Controversial Hospice Article Draws Response

January 8, 2014

photo credit: NY Times/Ruby Washington

Once again, the actions of the few bad actors in home health and hospice are getting media attention rather than the vast majority of agencies that are devoted to providing high quality care to keep people comfortable and at home.

In an investigative report, the Washington Post highlights findings that the number of patients discharged alive from hospice rose by 50 percent between 2002 and 2012. The article also highlights numbers from the Medicare Payment Advisory Commission (MedPAC) stating that in 2011, nearly 60 percent of Medicare’s hospice expenditure of $13.8 billion went toward patients who stay on hospice care longer than six months. The article singles out for-profit hospices in particular, but still puts all hospices in a negative context.

In fact, the article has prompted responses from the National Association for Home Care and Hospice (NAHC) as well as the National Hospice and Palliative Care Organization (NHPCO). In a letter to the editor, NAHC ends their rebuttal by writing:

We must all do our part to ensure that hospice remains a viable choice for terminally ill patients and their loved ones.  Articles of this type may unwittingly discourage use of hospice care, thereby denying terminally ill patients and their families access to vital services that support and comfort them during and in the aftermath of one of life’s most difficult journeys.  Under these circumstances, no one is well served.

The New York Times’ “New Old Age Blog” digs much deeper into the Washington Post’s findings and notes the many layers to the issue and why those numbers may have surfaced. For instance, the blogger writes:

What’s happening here? Hospices have lamented for years that dying patients wait too long to call, enrolling at the eleventh hour when they could have benefited months earlier. Now, we’re hearing more about patients doing as hospice believers (including me) have urged, calling earlier in the course of a terminal disease — and then, in a substantial minority of cases, getting bounced.

Return to www.thinkhomecare.org.


Good News! HIPPS Codes for Medicare Advantage Claims Delayed

November 8, 2013

Health Insurance Prospective Payment System (HIPP)S codes on Medicare Advantage (MA)  plan claims will be delayed until July 2014 according to information from NAHC.  Bellow is an excerpt from a letter CMS sent to the health plan.

”MAOs and other entities were instructed that effective December 1, 2013 dates of service (DOS), the disposition for the HIPPS codes edits would be changed from ‘Informational’ to ‘Reject’ for any Skilled Nursing Facility (SNF) and Home Health (HH) encounters submitted without the appropriate HIPPS codes. The purpose of this notification is to let you know that the December 1, 2013 DOS ‘Reject’ edit will be delayed to July 1, 2014 DOS. The ‘Informational’ edit for HIPPS codes would remain in place until that time.”

Return to www.thinkhomecare.org.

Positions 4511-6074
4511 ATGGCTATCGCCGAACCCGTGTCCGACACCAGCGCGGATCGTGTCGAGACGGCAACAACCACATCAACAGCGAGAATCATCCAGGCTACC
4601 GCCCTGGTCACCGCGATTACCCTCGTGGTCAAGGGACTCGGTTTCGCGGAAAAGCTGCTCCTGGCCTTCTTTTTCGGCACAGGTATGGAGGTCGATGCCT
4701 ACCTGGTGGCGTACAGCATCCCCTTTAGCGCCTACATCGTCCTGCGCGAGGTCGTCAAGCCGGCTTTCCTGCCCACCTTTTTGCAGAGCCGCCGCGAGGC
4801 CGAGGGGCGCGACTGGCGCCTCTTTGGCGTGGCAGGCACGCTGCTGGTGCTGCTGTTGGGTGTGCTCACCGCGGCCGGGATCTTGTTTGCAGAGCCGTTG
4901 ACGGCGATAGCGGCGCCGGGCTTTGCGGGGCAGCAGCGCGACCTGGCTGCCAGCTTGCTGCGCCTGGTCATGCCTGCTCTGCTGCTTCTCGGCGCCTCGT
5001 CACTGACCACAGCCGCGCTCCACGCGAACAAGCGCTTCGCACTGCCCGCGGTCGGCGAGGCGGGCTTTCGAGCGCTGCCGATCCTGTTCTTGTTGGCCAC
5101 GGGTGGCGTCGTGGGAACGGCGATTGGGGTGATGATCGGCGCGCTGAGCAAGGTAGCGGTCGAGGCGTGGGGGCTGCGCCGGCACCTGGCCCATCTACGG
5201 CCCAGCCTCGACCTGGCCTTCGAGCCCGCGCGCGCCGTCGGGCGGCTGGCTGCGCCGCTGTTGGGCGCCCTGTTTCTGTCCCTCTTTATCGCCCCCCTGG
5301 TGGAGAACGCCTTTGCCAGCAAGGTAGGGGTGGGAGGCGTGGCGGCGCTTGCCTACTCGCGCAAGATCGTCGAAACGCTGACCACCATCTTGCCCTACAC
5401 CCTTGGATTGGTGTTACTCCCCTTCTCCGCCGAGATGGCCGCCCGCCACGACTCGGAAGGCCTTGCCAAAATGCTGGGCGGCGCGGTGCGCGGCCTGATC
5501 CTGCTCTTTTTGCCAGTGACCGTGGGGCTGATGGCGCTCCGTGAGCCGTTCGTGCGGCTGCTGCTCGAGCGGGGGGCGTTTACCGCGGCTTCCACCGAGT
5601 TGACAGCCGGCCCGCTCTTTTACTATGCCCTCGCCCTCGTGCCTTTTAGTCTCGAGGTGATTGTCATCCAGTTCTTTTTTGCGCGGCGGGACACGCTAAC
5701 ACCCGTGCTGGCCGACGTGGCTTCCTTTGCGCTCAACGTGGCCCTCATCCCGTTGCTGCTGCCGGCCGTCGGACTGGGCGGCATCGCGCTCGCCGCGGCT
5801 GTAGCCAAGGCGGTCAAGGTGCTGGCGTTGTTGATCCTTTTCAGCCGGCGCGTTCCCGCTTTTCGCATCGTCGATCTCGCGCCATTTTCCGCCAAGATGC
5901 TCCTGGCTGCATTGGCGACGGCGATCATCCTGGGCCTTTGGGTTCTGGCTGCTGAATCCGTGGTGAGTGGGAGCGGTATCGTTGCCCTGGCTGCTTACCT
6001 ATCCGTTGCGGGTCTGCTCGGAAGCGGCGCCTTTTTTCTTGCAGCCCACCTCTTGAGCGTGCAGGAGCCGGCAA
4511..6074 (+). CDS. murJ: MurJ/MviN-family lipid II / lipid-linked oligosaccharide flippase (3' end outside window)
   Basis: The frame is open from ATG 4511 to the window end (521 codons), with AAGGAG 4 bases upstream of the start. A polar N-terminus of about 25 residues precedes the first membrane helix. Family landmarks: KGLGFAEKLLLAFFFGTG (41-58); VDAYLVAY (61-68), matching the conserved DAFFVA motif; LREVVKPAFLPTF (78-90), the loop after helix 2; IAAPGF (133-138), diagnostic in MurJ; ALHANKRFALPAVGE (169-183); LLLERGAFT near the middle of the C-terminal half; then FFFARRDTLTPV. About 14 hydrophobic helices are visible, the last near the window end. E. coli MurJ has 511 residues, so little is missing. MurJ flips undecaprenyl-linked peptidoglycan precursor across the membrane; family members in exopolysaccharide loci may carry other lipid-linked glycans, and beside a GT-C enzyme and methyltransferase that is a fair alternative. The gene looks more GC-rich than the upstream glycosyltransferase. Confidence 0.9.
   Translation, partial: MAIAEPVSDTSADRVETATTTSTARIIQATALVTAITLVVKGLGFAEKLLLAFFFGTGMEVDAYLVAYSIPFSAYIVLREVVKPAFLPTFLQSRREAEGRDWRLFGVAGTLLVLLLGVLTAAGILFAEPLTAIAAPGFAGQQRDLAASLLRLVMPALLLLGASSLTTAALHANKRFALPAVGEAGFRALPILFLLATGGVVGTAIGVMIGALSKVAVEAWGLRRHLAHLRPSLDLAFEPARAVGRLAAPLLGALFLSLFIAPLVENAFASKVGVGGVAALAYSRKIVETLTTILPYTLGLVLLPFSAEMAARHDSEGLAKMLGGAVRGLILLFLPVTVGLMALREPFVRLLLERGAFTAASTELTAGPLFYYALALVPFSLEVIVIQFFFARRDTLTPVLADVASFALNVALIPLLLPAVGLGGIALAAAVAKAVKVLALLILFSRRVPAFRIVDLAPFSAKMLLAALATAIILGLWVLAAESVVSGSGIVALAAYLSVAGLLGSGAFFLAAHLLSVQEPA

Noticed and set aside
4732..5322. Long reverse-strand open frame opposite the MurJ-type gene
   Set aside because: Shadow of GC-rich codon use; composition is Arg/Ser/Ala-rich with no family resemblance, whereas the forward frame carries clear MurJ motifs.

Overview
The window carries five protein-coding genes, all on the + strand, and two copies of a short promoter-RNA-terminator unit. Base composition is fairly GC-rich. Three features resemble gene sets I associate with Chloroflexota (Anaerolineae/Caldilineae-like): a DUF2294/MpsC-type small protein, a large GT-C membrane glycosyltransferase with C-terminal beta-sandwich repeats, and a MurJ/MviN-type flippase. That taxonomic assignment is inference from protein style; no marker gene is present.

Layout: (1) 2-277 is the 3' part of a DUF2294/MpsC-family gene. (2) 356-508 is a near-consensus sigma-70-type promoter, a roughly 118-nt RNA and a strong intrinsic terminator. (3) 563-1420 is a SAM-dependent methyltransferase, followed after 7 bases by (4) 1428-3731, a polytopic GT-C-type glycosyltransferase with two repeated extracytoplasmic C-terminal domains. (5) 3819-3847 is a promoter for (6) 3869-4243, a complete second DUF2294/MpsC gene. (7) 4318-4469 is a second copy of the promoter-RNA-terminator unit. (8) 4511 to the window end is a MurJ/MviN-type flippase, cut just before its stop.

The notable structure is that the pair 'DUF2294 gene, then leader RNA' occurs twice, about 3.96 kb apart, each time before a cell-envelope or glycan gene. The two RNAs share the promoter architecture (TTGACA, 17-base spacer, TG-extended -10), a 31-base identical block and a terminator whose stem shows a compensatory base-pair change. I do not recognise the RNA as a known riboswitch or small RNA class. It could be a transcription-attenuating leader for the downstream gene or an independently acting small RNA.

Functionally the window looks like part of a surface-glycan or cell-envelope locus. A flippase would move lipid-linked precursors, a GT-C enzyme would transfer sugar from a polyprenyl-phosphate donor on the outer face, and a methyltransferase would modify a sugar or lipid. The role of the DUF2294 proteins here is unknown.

CMS Releases Updated Information about PECOS

June 22, 2012

Are your ordering/referring  physicians enrolled in PECOS?

On June 20th CMS released a revised MLN Matters article with updated information regarding PECOS and Phase 2 of the Ordering/Referring Physician Requirements.

During Phase 2, Medicare will deny Part A HHA claims that fail the ordering/referring provider edits. CMS has not announced a date when the edits for Phase 2 will become active. CMS will give the provider community at least 60 days notice prior to turning on these edits. Physicians and others who are eligible to order and refer items or services need to establish their Medicare enrollment record (PECOS).

It is possible that it could take 45-60 days, sometimes longer, for Medicare enrollment contractors to process enrollment applications. All enrollment applications, including those submitted over the web, require verification of the information reported. Sometimes, Medicare enrollment contractors may request additional information in order to process the enrollment application.

Waiting too late to begin this process could mean that physicians’ enrollment applications will not be able to be processed prior to the implementation date of Phase 2 of the ordering/referring provider edits. In Phase 2, if the Ordering/Referring Provider does not pass the edits, the claim will be denied.This means that the billing provider will not be paid for the items or services that were furnished based on the order or referral. For more information Click Here

Return to www.thinkhomecare.org.


New Code to Report Date of Death on Medicare Claims

June 22, 2012

October is months away but be prepared…Effective Oct.1, 2012 Medicare-certified agencies will use occurrence code 55 to indicate a date of death on claims.

The new occurrence code will be used in conjunction with all discharge status codes indicating the patient has expired – 20 (expired), 40 (expired at home), 41 (expired in a medical facility), or 42 (expired – place unknown)

Please note that hospices are not to use discharge status code 20 per Section 30.3 of Chapter 11 of the Medicare Claims Processing Manual. Additional information on the use of code 55 can be found in the MLN Matters and in the Change Request (CR) 7792

Return to www.thinkhomecare.org.


%d bloggers like this: